Position: Index > Unclassified >

part II Crystal Set

2017-09-08 15:24  
Declaration:We aim to transmit more information by carrying articles . We will delete it soon, if we are involved in the problems of article content ,copyright or other problems.
Dave's Mailing Tube Crystal Radio

Font DecreaseFont Increase

Oops. I did it again. Sitting around on a Sunday morning getting over my EDT to EST fall time jet lag, I decided to do a little cleaning up around the abode. I came across some painted mailing tubes and some end caps left over from a spring scouting project. Hmmmm. Didn't I just see an article written by my friend Dan Petersen, W7OIL that used something like this? Yes!, just in the July 2003 Crystal Set Society Newsletter. BTW, if you aren't a subscriber, please do. It is a very nice newsletter and it helps to support the Rap N' Tap crystal radio forum.

My set is a copy of Dan's The Old Salt radio. He describes it as a Telefunken crystal set. The Germans really knew how to build radios. This radio used a triple coil arrangement, all very tightly coupled. The coils are not connected to each other. The construction is very easy and is suitable for a scout troop, or a Parent ~ Child building experience. The most expensive part is the variable capacitor. You will also need a 3 inch mailing tube with a white end cap. If you are building a lot of sets, those end caps are available by the bag. I used some of my knurled nuts and brass screws to make the connections to the outside world. Otherwise there isn't much to this.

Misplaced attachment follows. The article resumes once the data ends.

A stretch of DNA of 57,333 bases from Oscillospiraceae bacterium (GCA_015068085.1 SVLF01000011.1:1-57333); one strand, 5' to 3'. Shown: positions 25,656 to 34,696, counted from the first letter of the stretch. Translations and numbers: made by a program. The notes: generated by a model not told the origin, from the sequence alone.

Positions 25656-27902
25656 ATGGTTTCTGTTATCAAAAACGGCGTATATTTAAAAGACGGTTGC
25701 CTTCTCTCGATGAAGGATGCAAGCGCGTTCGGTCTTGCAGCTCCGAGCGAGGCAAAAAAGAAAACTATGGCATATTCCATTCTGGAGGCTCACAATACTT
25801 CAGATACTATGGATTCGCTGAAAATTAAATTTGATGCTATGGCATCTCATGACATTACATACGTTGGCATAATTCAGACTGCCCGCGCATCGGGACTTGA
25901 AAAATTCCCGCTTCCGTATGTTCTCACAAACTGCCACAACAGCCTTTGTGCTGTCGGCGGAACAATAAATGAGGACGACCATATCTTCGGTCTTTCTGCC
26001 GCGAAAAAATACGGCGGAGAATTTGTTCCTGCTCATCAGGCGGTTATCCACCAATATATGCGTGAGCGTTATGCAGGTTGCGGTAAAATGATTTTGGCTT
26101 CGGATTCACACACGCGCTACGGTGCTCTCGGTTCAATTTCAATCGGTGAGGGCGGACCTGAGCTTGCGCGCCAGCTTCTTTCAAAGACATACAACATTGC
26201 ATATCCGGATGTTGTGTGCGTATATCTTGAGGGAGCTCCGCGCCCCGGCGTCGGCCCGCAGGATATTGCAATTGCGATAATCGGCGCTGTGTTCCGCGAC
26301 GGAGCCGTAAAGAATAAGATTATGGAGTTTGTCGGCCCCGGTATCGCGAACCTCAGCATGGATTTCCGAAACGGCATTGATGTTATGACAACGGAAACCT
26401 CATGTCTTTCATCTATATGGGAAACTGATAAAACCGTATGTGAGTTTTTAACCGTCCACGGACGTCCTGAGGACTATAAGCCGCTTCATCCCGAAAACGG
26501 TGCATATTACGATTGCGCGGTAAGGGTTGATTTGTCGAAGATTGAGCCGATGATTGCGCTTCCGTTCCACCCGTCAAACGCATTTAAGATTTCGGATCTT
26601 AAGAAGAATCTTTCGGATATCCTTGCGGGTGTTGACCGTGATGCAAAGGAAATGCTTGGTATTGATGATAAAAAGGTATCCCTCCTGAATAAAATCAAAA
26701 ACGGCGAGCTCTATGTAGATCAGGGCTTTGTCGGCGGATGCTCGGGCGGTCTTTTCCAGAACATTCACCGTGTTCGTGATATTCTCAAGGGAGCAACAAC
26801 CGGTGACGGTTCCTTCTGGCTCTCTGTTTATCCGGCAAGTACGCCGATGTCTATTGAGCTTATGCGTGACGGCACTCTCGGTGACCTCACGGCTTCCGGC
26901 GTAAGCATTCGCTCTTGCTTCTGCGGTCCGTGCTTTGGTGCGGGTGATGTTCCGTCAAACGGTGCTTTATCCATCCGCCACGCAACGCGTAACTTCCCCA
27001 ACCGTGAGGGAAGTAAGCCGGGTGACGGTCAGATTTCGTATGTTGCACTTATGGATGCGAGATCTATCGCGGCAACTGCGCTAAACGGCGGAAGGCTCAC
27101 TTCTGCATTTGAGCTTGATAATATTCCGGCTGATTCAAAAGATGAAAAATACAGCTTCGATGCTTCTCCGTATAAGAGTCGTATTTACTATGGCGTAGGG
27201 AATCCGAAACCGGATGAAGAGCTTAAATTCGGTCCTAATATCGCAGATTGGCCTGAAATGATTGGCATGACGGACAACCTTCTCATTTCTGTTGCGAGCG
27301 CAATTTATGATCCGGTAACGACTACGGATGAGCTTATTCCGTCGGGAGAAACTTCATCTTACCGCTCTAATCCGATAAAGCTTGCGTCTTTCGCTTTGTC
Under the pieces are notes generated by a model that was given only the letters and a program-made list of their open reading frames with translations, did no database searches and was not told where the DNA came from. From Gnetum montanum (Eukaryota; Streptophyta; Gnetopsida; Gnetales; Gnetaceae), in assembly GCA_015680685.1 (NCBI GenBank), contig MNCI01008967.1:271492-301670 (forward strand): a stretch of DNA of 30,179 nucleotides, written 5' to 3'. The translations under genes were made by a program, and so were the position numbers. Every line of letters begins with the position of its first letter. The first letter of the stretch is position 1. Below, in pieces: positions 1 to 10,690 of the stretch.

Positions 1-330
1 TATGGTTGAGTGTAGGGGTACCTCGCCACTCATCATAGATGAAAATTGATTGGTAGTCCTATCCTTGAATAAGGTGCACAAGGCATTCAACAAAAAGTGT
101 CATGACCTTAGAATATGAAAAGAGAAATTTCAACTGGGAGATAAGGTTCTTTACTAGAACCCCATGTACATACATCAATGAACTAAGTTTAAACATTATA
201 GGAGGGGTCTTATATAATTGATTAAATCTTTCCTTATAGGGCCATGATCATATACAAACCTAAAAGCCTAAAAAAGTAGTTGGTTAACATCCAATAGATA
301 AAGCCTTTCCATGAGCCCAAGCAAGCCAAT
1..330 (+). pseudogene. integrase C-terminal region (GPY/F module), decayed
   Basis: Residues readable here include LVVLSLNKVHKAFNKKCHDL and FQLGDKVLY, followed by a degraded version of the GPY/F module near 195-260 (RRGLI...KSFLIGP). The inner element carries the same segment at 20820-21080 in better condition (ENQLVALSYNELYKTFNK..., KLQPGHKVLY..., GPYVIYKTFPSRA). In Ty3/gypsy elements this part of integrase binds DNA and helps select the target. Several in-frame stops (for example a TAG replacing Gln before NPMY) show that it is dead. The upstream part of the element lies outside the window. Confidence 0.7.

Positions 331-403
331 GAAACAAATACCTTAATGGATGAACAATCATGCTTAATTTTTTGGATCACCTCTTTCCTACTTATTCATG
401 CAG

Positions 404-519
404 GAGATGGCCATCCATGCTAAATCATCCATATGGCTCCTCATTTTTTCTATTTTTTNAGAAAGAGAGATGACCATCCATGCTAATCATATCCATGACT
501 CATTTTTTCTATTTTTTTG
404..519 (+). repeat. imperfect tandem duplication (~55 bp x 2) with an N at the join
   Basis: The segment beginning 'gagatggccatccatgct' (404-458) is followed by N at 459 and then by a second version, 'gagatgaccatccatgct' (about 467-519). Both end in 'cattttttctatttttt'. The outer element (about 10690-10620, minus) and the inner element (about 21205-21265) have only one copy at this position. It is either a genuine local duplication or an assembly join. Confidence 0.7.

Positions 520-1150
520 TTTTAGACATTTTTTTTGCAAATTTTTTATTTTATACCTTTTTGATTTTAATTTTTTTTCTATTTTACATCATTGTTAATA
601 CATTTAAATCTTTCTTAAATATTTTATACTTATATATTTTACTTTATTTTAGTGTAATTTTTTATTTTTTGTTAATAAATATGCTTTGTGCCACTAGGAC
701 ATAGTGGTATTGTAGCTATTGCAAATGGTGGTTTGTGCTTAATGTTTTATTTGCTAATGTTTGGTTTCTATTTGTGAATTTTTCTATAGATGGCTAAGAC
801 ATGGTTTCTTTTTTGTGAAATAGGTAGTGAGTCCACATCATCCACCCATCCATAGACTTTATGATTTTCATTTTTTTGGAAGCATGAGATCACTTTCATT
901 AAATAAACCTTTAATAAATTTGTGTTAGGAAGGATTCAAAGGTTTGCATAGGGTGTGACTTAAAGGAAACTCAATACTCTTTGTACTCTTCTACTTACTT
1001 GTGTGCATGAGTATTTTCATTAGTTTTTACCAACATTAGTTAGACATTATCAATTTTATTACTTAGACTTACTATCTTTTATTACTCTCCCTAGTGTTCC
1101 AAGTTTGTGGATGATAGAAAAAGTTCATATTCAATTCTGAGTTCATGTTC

The mailing tube is 5-1/2 inches long and wound on it is the main coil of 54 turns of 20 gauge wire close wound. On each end of the coil, I wrapped one turn of 3/4 inch masking tape. I then wound two equal coils of 15 turns using some 30 gauge kynar coated wire. I then put some Q dope cement to hold the wires in place. Check out the diagram for further details.

How does this perform? It actually isn't too bad for the daytime listening. The tuning is somewhat sharper than I had expected. I use a 70 foot wire for an antenna. My first night time reception wasn't too wonderful though. I had a lot of shortwave ghosting interference. Also the broadcast band was in very bad shape too. But for the low cost and simple construction, it can't be beat.

Earlier I built another crystal radio using a mailing tube as a coil form.

That's about it on this project. Best wishes ~ Dave

Underneath #37 Crystal Radio Crystal Radio Schematic


Reprinted Url Of This Article: